Let’s Talk Vocabulary
Cybersecurity is one of those topics where knowing the vocabulary can make things easier to grasp. Nothing is more frustrating than being tech-talked by some IT professional who is purposefully trying to confuse you into thinking they have all the answers.
Unfortunately I’ve encountered many brilliant engineers in my career who were all too willing to tech-talk people. This usually gets them what they want in the short term. However, in the long run it erodes the bond of trust that IT professionals have to work so hard to earn.
With that in mind, I’m here to arm you all with 4 basic cybersecurity terms that will help you speak confidently with your IT provider (or in-house IT department). Let’s begin!
Vulnerability – A weakness that could trigger automatically or be intentionally exploited to cause a security breach.
The term vulnerability has a large scope. Failing to set a strong password for the default user login on your shiny new piece of hardware is a vulnerability. Anyone who knows the default username and password for that particular device can now access it. That person in Accounts Payable who blindly downloads and opens every email attachment they get? Also a vulnerability. In short, a vulnerability is any opening you’ve overlooked or behavior you have not trained your employees against that the bad guys can exploit.
Threat – The potential of a threat actor or agent to exercise a vulnerability (cause a breach).
Hackers. Malicious bots. That sketchy looking guy with the hoodie on his laptop in the corner of your local coffee shop. These are examples of things and people that can exploit a vulnerability, which makes them threats and/or threat actors. Keep in mind that there are passive threats as well, like malicious websites or enticing file downloads that are actually malware. The best way to limit threats is to eliminate all of your known vulnerabilities, and training yourself and your team to develop an eye for identifying threats and vulnerabilities before they become a security breach.
Threat Vector – A path or a means by which a cybercriminal gains access through one or more of six main routes into a computer system by exploiting a vulnerability (also called an Attack Surface).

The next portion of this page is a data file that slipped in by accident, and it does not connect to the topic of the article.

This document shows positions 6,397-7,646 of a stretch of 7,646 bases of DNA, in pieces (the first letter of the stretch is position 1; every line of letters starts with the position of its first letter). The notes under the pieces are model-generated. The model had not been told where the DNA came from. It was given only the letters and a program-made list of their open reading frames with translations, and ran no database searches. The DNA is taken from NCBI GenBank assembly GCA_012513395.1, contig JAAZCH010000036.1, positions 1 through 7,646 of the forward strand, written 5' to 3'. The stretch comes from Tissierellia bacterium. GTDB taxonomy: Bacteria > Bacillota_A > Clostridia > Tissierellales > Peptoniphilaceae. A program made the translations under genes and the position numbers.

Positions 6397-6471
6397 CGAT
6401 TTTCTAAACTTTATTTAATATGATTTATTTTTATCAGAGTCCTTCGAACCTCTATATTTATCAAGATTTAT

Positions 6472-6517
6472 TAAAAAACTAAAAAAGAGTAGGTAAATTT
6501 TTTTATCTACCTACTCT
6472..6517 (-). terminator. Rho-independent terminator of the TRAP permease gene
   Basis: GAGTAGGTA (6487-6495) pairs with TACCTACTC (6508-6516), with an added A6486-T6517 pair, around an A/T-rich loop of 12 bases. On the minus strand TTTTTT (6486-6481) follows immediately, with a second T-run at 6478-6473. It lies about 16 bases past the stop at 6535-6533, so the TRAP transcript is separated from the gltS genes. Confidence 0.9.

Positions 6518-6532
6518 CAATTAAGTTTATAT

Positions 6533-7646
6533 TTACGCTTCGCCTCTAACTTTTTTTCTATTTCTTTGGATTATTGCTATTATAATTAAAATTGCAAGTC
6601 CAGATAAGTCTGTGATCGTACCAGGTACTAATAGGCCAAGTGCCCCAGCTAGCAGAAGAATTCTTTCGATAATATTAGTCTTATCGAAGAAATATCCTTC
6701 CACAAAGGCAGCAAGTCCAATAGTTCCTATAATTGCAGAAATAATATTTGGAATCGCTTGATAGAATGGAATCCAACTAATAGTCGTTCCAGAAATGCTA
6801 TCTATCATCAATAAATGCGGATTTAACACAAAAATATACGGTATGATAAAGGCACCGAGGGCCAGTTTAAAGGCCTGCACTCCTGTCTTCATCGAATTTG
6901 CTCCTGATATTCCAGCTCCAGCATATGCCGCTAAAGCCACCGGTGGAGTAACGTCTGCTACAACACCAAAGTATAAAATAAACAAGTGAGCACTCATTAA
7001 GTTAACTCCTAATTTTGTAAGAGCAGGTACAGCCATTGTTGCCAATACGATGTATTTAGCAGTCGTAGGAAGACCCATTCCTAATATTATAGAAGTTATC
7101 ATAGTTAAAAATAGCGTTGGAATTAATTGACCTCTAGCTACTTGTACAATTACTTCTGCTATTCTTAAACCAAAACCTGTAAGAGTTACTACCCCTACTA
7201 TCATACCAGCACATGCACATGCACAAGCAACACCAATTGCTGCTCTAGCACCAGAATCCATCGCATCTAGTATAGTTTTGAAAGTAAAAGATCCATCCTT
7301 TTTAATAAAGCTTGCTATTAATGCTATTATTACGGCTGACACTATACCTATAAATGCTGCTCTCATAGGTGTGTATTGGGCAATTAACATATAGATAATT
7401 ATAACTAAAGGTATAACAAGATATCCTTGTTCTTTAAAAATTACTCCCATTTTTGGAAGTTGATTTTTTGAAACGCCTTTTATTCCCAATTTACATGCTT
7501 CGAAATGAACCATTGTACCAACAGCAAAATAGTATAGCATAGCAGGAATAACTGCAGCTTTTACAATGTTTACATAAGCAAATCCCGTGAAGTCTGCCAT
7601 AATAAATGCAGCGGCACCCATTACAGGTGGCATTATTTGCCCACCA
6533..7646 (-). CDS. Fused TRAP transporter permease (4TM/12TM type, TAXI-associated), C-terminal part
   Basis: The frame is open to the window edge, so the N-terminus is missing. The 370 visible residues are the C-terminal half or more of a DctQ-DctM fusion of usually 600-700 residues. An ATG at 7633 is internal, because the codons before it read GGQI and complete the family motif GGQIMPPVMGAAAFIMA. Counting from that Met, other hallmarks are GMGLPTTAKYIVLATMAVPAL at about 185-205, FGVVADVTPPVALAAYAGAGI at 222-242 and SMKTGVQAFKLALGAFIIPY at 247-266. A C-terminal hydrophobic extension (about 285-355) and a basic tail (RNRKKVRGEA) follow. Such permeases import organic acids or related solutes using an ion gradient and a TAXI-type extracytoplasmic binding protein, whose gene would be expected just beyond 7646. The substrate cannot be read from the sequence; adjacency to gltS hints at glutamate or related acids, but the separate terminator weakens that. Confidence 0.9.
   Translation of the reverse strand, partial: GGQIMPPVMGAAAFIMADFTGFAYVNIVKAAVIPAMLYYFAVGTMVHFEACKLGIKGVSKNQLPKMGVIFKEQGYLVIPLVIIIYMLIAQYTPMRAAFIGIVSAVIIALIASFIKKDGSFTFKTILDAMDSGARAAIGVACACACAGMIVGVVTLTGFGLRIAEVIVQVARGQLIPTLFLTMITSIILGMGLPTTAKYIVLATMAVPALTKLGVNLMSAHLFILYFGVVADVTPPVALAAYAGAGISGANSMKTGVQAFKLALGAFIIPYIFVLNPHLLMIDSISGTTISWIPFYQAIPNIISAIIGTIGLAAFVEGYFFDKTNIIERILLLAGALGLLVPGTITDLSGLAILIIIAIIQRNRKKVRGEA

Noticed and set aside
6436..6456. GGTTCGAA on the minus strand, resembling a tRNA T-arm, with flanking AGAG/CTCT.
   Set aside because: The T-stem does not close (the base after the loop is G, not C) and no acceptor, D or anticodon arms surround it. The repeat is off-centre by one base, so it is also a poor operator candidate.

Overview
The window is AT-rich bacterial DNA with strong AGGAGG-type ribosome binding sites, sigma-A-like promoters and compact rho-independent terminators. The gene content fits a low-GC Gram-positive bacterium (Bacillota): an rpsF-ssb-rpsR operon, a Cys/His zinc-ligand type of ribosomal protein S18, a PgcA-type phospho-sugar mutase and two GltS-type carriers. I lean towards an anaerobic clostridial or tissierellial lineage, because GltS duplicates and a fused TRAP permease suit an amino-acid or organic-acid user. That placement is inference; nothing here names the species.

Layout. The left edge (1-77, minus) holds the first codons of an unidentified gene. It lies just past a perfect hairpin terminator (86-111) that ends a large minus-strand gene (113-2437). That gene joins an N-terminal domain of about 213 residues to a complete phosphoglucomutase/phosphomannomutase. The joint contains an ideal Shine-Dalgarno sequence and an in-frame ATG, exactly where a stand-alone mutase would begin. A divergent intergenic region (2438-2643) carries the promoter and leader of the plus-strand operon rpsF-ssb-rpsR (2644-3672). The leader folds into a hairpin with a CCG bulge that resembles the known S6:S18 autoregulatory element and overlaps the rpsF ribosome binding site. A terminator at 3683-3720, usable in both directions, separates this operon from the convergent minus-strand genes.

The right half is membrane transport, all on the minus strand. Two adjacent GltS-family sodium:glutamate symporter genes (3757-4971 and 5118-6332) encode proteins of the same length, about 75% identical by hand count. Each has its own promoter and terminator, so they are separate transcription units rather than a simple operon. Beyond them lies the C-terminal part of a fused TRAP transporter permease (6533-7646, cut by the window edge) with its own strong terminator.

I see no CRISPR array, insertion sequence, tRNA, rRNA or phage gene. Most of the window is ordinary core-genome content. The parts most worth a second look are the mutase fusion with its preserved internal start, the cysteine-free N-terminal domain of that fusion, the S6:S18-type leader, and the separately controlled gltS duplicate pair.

Ok, so that definition got very specific, so let’s make it a bit more elegant. Simply put, Threat Vectors are the routes and paths that threat actors take to exploit a vulnerability. There are six widely accepted vectors that are commonly used to cause a breach. They are:
- The network
- Web applications
- Remote access portals
- Mobile devices
Note that the six main routes do not cover all vectors. For example, a smart home device (also referred to as an IoT device) may have a local, unencrypted record of your wireless network credentials, yet it’s not truly a network or mobile device. While there are other vectors, a business or individual who pays close attention to these six routes will be more secure than someone who doesn’t.
Risk – The likelihood and impact that a threat could exercise a vulnerability.
Last but no least, that four letter word – RISK. I’ve sat in many long, heated debates about risk between IT professionals and those they are trying to protect. A cybersecurity mindset and good habits are free. Outsourced cybersecurity training, risk assessments, and security hardening projects are not. Many business owners and leaders find themselves trying to run the numbers on how impactful a breach could be vs. how much shoring up a threat would cost them, and how much of a hassle it would be to day to day operations.
For example – a receptionist’s computer, used by multiple workers, sharing a single login to perform specific functions, offers a hassle-free way for receptionists to transition between shifts and share data. However, if you read my other post Stop Sharing User Accounts, you’d know this leaves a huge vector wide open for bad guys to exploit and is a terrible risk to take for multiple reasons.
This may seem like an obvious risk that is easily avoided, but many small businesses choose convenience over security, and I encounter this specific scenario more often than I care to admit. Proper education on the true risk of a given scenario is massively important to personal security, as well as business security.
To be blunt, education is the single biggest threat deterrent you can arm yourself with.
We hope you found these 4 terms and the explanations useful. Now get out there and confidently speak about cybersecurity!
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